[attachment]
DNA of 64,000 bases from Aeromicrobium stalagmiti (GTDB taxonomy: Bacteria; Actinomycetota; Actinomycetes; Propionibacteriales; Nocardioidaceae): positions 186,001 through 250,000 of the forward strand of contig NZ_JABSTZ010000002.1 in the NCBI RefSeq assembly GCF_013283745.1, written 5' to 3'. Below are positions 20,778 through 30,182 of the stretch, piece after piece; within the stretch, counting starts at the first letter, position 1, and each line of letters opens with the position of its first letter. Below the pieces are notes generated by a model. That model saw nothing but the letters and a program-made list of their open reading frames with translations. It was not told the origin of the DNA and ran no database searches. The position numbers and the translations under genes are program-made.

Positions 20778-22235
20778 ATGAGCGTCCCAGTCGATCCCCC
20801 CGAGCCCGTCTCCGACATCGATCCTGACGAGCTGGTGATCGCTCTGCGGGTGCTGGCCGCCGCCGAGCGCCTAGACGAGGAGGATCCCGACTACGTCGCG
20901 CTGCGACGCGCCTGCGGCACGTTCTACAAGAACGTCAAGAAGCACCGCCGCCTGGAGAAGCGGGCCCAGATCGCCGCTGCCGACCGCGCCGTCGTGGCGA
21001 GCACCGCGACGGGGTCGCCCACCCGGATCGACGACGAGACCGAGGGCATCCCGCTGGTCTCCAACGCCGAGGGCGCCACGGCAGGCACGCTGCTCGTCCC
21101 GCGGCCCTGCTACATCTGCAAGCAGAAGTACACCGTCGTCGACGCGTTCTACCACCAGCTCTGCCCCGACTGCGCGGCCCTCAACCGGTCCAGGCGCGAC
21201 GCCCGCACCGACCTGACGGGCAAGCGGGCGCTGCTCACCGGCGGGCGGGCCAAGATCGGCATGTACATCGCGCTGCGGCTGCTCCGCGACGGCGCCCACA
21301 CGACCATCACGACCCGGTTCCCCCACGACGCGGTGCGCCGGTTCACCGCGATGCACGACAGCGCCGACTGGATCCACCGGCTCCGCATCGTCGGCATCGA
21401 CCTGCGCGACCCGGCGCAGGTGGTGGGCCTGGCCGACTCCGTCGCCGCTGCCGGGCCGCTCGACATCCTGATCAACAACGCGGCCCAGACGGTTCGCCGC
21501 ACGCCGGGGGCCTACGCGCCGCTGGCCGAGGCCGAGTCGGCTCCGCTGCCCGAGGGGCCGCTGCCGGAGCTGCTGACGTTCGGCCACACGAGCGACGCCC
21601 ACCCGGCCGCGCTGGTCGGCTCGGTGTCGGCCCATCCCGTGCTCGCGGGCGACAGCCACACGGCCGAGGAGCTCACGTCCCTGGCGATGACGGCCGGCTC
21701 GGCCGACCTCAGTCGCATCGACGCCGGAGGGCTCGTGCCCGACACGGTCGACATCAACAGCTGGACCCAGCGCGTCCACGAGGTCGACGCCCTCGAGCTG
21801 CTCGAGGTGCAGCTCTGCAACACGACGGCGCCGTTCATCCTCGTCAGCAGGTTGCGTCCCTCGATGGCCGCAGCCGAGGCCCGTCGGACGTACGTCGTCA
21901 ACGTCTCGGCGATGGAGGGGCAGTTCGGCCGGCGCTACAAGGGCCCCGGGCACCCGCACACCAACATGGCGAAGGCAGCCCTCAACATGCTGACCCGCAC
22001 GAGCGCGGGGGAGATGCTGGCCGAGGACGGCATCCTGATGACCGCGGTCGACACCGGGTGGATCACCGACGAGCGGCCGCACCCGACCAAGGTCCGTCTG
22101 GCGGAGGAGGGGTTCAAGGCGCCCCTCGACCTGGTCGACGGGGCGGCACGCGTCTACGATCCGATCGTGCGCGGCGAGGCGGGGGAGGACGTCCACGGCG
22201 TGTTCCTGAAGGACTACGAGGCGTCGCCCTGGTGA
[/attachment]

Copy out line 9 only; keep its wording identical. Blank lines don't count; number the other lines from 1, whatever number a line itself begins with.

21301 CGACCATCACGACCCGGTTCCCCCACGACGCGGTGCGCCGGTTCACCGCGATGCACGACAGCGCCGACTGGATCCACCGGCTCCGCATCGTCGGCATCGA